26. ^ a b c d e Widmer, Ted; Widmer, Edward L. (2005). Martin Van Buren: The American Presidents Series. Macmillan. p. 4.
  27. ^ Norton, The Great Revolution of 1840, 1888 page 74
  28. ^ Warshauer, Andrew Jackson and the Politics of Martial Law, p. 108.
  29. ^ "What is the origin of the word 'OK'?". Oxford University Press. Retrieved November 7, 2012.
  30. ^
  31. ^ "C-Span: Life Portrait of Martin Van Buren". May 3, 1999. Retrieved November 7, 2012.
  32. ^ "Today in History: December 5". Library of Congress. Retrieved November 7, 2012.
  33. ^ ' From the World's Largest History Magazine Publisher', American History: 1840 U.S. Presidential Campaign by David Johnson says, "While the Democrats adopted a platform denouncing federal assumption of state debts, opposing internal improvements, and calling for separation of public money from banking institutions, Weed decided to keep Harrison quiet and emphasize his war-hero record and humble character. The Democrats took aim at Harrison's silence, calling him 'General Mum'."
  34. ^ "John Tyler | The White House". Retrieved March 8, 2017.
  35. ^ Miller Center of Public Affairs, University of Virginia, Academic Programs, American President: An Online Resource – In-depth information reviewed by prominent scholars on each president and administration, has full biographical information on Polk, including, "Nickname: 'Young Hickory'"
  36. ^ Thornton, An American Glossary, Lippincott 1912 v.2 page 627
  37. ^ This was used in the title of Roy Nichols' biography, Franklin Pierce: Young Hickory of the Granite Hills (American Political Biography Press, August 1993) ISBN 0-945707-06-1. ISBN 978-0-945707-06-6)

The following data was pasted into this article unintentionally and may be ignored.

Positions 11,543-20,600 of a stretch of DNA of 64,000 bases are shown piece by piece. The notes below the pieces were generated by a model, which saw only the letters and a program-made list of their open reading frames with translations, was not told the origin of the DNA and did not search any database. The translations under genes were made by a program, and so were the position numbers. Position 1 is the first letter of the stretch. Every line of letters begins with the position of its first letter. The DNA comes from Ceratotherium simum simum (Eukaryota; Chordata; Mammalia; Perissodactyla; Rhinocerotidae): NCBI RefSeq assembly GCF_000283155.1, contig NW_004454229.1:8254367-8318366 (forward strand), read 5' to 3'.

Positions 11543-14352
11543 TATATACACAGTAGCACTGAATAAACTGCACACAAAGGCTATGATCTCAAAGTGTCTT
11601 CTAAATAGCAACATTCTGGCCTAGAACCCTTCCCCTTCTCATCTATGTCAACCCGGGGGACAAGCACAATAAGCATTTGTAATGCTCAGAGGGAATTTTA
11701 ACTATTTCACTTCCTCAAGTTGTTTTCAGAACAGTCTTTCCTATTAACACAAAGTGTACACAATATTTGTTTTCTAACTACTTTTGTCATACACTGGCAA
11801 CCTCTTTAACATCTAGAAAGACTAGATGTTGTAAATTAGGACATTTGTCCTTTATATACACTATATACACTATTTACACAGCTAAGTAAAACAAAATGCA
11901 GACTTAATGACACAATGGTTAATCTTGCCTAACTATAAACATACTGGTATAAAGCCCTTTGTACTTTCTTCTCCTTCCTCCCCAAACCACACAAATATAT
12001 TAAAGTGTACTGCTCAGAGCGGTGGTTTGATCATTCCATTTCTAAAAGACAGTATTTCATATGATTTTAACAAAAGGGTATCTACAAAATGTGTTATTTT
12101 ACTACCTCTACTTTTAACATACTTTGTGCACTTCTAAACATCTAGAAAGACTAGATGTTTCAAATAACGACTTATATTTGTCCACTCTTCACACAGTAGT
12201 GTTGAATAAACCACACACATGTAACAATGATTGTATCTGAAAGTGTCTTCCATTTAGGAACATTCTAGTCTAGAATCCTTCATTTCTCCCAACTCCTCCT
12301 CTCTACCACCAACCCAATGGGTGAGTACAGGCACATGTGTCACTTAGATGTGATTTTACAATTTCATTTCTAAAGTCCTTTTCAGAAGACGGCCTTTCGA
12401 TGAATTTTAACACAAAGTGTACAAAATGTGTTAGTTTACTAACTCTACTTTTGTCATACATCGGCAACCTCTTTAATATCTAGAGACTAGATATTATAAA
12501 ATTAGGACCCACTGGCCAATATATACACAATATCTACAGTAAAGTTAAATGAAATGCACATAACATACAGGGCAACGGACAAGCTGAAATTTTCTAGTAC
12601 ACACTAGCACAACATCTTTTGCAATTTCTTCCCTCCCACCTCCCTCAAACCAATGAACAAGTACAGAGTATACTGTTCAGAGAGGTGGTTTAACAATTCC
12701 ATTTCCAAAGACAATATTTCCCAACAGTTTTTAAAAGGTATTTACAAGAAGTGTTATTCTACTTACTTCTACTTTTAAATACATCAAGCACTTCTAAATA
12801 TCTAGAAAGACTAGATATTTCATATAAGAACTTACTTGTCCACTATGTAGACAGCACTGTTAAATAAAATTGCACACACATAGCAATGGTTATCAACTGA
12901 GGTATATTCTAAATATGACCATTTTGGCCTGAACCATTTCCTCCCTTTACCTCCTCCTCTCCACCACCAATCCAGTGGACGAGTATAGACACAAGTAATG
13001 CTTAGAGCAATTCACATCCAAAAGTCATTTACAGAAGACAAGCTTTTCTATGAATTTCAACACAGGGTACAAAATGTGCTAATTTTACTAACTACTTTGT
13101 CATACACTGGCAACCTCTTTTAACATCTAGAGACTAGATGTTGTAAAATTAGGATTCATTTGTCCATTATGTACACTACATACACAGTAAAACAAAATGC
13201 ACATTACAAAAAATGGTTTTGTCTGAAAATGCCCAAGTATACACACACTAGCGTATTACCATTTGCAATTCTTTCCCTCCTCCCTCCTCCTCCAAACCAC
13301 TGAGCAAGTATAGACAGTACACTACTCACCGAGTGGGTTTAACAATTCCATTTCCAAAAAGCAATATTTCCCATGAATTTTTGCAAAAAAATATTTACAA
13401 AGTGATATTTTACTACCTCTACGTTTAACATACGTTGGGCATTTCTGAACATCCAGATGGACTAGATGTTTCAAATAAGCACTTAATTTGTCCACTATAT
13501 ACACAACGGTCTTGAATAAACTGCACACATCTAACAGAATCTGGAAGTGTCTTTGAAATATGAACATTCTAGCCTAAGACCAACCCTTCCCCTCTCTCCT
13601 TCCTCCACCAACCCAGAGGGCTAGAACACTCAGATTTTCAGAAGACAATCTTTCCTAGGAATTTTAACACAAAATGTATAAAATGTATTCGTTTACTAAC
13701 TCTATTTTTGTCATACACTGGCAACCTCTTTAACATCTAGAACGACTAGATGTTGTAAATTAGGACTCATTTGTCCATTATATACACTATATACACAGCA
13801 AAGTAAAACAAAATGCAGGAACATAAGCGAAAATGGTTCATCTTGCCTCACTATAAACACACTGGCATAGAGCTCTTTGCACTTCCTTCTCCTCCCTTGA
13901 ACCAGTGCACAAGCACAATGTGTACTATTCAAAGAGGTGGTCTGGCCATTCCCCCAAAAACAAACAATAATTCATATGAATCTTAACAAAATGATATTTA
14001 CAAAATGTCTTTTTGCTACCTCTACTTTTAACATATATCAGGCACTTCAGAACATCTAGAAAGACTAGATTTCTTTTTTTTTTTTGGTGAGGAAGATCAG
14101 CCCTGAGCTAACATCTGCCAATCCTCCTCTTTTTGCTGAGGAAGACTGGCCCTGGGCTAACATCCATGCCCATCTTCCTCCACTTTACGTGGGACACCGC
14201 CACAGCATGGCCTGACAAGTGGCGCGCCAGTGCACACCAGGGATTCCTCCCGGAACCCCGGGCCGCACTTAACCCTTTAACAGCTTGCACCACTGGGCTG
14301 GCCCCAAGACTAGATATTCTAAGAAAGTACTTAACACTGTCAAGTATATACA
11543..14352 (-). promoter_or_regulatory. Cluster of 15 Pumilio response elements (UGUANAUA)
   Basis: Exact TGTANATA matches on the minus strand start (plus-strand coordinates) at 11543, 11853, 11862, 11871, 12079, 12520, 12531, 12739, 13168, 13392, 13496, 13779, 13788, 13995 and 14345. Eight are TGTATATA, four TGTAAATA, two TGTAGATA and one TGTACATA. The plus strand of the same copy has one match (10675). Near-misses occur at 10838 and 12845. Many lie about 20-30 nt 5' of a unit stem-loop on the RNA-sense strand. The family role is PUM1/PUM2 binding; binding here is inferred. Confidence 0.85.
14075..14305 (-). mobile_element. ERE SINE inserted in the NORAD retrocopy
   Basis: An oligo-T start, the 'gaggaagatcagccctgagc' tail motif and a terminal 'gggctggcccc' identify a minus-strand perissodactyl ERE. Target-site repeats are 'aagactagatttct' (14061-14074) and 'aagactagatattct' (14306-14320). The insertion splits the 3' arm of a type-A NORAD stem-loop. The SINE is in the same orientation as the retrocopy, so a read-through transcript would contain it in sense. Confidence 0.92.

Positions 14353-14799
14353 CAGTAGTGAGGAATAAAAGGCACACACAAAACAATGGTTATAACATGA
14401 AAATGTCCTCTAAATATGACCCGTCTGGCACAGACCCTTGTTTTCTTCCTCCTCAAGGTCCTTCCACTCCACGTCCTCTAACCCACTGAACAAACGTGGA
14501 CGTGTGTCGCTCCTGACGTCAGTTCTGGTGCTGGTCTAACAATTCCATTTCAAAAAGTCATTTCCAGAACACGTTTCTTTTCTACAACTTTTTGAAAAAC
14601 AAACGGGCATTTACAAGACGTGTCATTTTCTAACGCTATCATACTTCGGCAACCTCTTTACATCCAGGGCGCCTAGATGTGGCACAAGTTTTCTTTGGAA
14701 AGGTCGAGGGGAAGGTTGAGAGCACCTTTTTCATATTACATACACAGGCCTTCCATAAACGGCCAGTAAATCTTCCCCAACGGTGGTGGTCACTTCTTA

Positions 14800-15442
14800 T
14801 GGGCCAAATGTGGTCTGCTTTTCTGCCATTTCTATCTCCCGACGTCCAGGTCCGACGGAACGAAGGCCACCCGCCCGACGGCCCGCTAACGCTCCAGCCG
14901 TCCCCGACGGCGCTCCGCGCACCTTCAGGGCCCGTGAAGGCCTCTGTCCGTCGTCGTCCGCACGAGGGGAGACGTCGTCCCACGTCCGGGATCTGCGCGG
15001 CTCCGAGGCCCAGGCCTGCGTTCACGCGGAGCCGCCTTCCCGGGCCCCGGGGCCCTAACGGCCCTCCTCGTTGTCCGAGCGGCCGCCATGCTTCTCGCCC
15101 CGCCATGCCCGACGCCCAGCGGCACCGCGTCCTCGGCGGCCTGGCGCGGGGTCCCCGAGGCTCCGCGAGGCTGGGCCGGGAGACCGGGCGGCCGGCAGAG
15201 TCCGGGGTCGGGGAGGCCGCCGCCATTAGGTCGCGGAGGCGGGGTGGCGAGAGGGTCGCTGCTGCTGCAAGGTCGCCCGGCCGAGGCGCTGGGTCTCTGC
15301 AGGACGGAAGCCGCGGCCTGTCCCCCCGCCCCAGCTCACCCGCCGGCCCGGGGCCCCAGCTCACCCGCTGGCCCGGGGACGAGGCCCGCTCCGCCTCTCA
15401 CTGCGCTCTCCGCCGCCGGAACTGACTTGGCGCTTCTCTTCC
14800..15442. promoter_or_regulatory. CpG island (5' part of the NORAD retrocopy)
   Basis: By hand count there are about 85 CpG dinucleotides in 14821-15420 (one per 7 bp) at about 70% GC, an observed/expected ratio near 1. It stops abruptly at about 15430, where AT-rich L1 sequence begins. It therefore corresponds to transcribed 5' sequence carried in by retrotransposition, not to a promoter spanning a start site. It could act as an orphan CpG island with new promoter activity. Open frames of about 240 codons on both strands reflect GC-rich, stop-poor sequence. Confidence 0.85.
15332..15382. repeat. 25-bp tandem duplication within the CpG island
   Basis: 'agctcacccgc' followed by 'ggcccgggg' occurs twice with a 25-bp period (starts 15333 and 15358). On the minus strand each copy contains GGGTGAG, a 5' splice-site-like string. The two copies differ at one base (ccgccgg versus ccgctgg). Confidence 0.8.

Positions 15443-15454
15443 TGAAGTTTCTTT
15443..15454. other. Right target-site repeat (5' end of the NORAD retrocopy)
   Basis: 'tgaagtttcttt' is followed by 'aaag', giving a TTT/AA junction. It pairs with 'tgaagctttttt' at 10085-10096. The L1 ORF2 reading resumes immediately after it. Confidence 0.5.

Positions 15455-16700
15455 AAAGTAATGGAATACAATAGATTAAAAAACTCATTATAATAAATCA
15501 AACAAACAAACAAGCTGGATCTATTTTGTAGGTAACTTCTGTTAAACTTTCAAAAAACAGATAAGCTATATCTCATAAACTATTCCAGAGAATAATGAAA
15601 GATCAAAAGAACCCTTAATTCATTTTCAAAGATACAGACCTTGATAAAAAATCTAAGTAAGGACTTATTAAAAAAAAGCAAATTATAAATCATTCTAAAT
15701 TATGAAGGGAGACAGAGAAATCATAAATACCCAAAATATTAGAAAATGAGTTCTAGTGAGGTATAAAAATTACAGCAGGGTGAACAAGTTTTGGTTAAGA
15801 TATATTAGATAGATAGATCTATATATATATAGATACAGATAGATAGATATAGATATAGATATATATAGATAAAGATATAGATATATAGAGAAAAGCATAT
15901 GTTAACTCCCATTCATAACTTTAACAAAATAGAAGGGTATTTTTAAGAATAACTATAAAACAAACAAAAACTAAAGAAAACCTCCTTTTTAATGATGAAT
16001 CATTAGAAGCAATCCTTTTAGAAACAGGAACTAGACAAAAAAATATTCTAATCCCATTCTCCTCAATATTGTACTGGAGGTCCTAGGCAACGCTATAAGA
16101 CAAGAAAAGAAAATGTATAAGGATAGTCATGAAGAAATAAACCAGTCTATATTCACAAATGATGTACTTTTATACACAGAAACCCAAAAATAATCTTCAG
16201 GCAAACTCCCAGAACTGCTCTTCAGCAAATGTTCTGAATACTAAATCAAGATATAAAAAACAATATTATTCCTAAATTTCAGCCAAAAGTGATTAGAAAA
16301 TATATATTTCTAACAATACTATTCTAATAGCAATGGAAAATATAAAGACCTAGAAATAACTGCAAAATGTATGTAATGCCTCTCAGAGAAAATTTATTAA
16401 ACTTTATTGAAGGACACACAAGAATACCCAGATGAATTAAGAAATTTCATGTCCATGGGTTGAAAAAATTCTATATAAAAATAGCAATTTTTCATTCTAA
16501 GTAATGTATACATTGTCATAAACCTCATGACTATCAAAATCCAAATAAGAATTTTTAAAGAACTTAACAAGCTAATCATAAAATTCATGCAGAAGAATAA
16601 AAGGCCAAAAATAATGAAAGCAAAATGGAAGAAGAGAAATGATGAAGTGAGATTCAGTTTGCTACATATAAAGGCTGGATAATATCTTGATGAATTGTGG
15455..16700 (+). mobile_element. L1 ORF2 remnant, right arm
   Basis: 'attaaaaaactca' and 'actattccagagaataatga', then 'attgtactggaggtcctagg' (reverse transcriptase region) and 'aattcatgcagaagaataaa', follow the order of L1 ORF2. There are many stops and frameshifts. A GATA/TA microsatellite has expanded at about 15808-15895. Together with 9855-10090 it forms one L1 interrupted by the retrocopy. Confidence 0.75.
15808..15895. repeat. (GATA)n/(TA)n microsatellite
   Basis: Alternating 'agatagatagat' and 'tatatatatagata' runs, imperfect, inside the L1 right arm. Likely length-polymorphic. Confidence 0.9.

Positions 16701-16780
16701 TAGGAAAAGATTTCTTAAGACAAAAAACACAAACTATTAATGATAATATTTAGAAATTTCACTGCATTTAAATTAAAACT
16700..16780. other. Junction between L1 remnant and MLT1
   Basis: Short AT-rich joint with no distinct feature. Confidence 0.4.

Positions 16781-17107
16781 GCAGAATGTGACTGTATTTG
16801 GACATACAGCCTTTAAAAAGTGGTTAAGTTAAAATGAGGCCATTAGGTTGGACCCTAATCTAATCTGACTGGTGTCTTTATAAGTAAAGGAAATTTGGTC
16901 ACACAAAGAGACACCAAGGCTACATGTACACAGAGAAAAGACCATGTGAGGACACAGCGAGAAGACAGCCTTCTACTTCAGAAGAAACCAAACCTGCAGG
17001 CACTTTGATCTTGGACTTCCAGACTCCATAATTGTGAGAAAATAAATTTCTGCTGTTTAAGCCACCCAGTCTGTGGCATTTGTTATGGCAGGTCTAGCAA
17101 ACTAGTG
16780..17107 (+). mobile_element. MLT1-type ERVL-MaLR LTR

38. ^ Ayres, Thomas (January 1, 2004). That's Not in My American History Book: A Compilation of Little Known Events and Forgotten Heroes. Taylor Trade Publications. Retrieved December 27, 2016 – via Google Books.
  39. ^ Rethinking the Old Public Functionary, By Russell McClintock, December 30, 2010.
  40. ^ a b c Townsend, Malcolm (1910). Handbook of United States Political History for Readers and Students. Lothrop, Lee & Shepard Company. p. 340.
  41. ^ Encyclopædia Britannica. "James Buchanan". Retrieved June 25, 2013.
  42. ^ "Archived copy". Archived from the original on September 28, 2007. Retrieved May 6, 2007.CS1 maint: archived copy as title (link) Association of Lincoln Presenters, Lincoln Quotes, "LINCOLN had many nicknames such as Honest Abe, the Railsplitter, the Liberator, the Emancipator, the Ancient One, the Martyr".